Northrop Aerospace Test Site
CTS was officially closed at the end of 2010. To continue test operations, NGC contracted with the Air Force Research Laboratory to activate the old 1-52 test site at Edwards Air Force Base. Mike is one of the original 6 team members responsible for moving CTS assets and making the site operational.
The AFRL Welcome sign is at the north end of the base at the corner of Twenty Mule Team and Rocket Site roads.
A wide angle view of the test stand. The large white tanks and attached pumps provide space vacuum to the test cell through the large blue ducts. This series of photos was taken with 50% of the buildup completed.
The original team of 6.
The extended team including AFRL, contractors, and management.
This trailer was moved from CTS. It contains the DA&C satellite equipment.
This new test cell was built at CTS for NATS. It can handle thrusters producing 200 pounds of thrust at space vacuum.
D-Pad and DA&C trailer.
NATS-1 Control Room.
Mike at the DA&C Console.
A typical test has 3 people monitoring the 12 console displays. The bottom row of monitors are touch screens providing system control.
Near the back of the room are the customer displays. Thruster data is provided on custom screens in real-time. They can clearly see what they need without all the facility data needed by the system operators.
Mike's electro-mechanical experience gets him all the odd jobs. The user interface to the site's 50-year-old warning light and guard arm system was torn out before the NGC crew arrived. Mike designed and fabricated this control panel. Reverse-engineering the legacy 110/240/480VAC system distributed across the site was the hard part.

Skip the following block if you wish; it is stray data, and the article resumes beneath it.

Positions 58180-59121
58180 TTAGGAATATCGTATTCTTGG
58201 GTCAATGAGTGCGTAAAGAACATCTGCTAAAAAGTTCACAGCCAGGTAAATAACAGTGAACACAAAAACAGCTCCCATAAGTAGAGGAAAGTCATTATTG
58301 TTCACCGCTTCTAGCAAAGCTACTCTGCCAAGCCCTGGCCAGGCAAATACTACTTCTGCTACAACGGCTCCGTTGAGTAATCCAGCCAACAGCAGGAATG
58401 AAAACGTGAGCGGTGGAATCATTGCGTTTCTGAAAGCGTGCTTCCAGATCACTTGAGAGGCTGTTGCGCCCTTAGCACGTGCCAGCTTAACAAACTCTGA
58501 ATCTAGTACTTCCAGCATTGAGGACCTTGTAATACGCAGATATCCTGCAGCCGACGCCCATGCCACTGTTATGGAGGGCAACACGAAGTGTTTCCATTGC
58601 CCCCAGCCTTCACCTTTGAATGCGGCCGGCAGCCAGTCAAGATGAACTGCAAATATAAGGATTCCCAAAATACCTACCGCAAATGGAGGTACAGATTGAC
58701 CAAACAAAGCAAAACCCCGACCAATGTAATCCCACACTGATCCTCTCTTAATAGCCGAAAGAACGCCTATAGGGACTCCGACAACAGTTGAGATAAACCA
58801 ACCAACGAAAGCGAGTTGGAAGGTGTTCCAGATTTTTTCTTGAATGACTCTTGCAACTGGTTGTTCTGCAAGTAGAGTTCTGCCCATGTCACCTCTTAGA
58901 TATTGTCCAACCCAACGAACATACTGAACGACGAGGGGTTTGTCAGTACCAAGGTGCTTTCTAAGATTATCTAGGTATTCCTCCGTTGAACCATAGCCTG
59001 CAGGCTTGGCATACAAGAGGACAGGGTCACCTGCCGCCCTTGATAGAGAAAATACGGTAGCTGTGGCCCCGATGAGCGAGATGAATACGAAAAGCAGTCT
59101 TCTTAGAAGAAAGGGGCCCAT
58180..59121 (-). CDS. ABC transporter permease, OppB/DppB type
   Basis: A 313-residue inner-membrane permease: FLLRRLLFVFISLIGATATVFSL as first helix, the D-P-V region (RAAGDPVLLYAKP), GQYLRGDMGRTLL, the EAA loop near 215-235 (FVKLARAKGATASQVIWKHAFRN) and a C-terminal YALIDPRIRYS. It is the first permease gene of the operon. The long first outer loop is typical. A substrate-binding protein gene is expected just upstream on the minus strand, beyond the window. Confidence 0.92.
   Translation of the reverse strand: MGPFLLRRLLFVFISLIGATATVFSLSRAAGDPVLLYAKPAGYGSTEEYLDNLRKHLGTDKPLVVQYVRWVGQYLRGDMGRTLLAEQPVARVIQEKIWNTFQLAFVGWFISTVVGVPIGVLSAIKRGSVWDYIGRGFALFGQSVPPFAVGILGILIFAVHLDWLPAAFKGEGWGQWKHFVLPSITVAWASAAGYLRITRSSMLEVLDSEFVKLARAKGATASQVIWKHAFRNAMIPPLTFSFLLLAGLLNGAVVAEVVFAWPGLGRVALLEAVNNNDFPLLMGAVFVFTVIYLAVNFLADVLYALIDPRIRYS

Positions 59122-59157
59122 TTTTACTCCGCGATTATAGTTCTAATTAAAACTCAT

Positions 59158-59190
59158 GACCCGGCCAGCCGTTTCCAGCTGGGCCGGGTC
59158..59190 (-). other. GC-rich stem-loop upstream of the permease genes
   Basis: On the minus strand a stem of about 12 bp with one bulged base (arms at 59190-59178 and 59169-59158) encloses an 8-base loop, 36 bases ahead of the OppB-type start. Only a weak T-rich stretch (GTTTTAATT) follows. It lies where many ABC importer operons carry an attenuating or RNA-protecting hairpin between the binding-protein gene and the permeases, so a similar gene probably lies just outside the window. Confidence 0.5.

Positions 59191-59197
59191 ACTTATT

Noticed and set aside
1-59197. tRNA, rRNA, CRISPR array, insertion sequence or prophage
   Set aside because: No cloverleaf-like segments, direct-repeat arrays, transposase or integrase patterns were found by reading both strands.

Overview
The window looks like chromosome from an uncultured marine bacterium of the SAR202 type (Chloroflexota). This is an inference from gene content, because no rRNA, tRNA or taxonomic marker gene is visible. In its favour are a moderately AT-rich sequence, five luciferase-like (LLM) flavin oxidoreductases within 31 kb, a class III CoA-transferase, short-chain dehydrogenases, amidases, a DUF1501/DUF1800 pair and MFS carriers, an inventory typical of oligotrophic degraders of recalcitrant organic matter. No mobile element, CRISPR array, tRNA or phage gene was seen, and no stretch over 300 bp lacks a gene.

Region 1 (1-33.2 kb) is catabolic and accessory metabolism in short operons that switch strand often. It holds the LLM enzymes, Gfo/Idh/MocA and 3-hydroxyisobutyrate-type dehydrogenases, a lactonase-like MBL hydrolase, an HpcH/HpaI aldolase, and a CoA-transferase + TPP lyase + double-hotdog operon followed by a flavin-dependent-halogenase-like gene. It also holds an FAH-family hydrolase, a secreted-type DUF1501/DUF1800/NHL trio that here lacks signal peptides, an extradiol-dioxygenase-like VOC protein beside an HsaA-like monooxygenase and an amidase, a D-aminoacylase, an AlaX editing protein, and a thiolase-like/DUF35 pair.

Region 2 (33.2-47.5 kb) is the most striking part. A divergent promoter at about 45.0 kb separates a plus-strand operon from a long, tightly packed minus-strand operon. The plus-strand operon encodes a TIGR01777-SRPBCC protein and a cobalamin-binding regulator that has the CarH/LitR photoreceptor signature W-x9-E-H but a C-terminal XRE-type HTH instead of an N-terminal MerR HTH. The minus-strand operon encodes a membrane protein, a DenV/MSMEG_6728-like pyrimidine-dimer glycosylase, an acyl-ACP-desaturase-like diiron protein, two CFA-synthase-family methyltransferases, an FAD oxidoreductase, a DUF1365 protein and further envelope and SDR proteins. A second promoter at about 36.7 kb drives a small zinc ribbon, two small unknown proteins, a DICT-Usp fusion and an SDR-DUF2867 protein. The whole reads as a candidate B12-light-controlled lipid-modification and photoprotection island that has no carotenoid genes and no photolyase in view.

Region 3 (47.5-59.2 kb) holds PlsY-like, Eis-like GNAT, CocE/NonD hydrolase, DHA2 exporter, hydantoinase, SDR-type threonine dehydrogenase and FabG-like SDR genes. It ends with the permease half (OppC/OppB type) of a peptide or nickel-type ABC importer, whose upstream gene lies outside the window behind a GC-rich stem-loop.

Completed Panel - Front View
Rear View from Below.
Rear View from Above.
A control panel for the test cell deluge system was also required. Local and remote pull boxes for C-Pad and D-Pad were required as well as status indicators.
Deluge System Wiring Schematic.
Completed Deluge Control Panel.
Deluge Control Panel - Rear View.
Precise lead and lag timing is required for one specific test function at NATS. The 10 msec Linux OS timing is not accurate enough to guarantee timing within the given requirements. A hardware solution was designed and built to solve the problem. In operation, it has 10x the resolution required for testing purposes.
Lead/Lag Circuit - Front View.
Lead/Lag Circuit - Rear View.
First-class local accomidations.
Thruster testing has completed successfully. The follow-on work expected to go through December 2012 has been cancelled. The NATS site is currently being secured for long term inactivity. Mike's final responsibilities are data archiving and creating reactivation documents. He will be available very soon for a new opportunity.